Study on Adipocytes as Sensors of Lipid Transport through Caco-2/HT29-MTX Intestinal Barrier Rescued from Cancer Phenotype by Oleic Acid

Nutrients and many medications enter the body through the gastrointestinal epithelium, which is a one-of-a-kind route. The goal of this work was to see if co-culturing two colon cancer cell lines, HT29-MTX mucus-producing cells and Caco-2 enterocyte-like cells, improved differentiation into a functioning in vitro intestinal barrier model. Real-time studies, immunochemistry, and gene expression analysis on Caco-2 vs co-cultures of Caco-2 and HT29-MTX (10%) cells were used to validate the findings. The partial preservation of cancer-cell phenotype in differentiated Caco-2 cells was confirmed, and fatty acids were grouped together as putative cancer signalling regulators. HT29-MTX cells caused morphological changes in Caco-2 cells, increased their proliferation rate slightly, and significantly altered gene transcription of phenotype markers, fatty acid receptors, intracellular transporters, and lipid droplet components, as well as their functional responses to oleic acid. In vitro, co-culture of cancer cells with goblet cells partially restored enterocyte phenotype, which was completed by oleic acid interaction with cancer cell signalling pathways. The lipid transport of a rebuilt gastrointestinal epithelium was studied. The ability of adipose tissue to regulate lipemia is strongly reliant on nutrition absorption in the intestine. adipocytes as lipid sensors for absorption The rebuilt intestinal barrier was pre-absorbed with oleic acid (OA). With partially differentiated 3T3L1-MBX adipocytes detecting up to 5 M OA in solution or 40 M OA pre-absorbed by Caco2/HT29-MTX intestinal barriers, optimised experimental conditions for co-culture with intestinal barriers were obtained. The ability to accumulate TG in adipocytes was substantially impacted by metabolism, particularly glycemia and insulinemia. The current study shows that Caco2/HT29-MTX intestinal barriers operate substantially better for fatty acid uptake and release than Caco-2 intestinal barriers. These findings, taken collectively, open up new avenues for research.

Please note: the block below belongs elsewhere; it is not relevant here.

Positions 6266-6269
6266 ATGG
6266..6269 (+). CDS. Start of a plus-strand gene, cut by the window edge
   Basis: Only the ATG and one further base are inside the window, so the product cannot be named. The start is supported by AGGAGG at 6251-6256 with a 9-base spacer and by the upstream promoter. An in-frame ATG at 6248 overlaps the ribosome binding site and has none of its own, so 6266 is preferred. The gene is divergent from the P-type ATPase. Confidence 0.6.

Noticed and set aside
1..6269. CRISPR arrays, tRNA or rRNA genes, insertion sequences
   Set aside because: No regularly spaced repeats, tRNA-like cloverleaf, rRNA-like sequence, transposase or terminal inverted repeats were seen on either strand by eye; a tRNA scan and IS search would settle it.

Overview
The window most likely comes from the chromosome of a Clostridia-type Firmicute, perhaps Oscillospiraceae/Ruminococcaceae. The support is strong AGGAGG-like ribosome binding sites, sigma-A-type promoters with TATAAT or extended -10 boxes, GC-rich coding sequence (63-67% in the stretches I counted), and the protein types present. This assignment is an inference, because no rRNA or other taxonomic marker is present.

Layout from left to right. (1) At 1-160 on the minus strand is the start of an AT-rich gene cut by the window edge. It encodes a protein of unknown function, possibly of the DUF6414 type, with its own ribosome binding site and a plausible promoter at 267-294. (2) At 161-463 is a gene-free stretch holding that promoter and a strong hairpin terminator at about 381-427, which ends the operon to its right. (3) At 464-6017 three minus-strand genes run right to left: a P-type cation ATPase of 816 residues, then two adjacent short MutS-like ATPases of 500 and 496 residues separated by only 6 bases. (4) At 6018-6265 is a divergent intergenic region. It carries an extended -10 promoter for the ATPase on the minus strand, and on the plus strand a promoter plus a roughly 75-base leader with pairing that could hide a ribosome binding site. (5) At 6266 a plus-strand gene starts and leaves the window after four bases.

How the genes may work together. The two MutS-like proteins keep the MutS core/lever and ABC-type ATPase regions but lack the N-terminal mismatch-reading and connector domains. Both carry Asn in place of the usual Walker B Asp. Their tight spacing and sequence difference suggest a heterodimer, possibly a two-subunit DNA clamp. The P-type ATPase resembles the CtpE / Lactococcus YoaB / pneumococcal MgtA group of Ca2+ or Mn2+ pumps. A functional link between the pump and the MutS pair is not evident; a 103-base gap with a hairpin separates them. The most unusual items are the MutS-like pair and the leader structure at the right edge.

Author (S) Details

Emmanuelle Berger
University of Lyon, UMR Ecologie Microbienne Lyon (LEM), CNRS 5557, INRAE 1418, Université Claude Bernard Lyon 1, VetAgro Sup, Research Team “Bacterial Opportunistic Pathogens and Environment” (BPOE), 69622 Villeurbanne, France.

Research Director, Alain Géloën
University of Lyon, UMR Ecologie Microbienne Lyon (LEM), CNRS 5557, INRAE 1418, Université Claude Bernard Lyon 1, VetAgro Sup, Research Team “Bacterial Opportunistic Pathogens and Environment” (BPOE), 69622 Villeurbanne, France.

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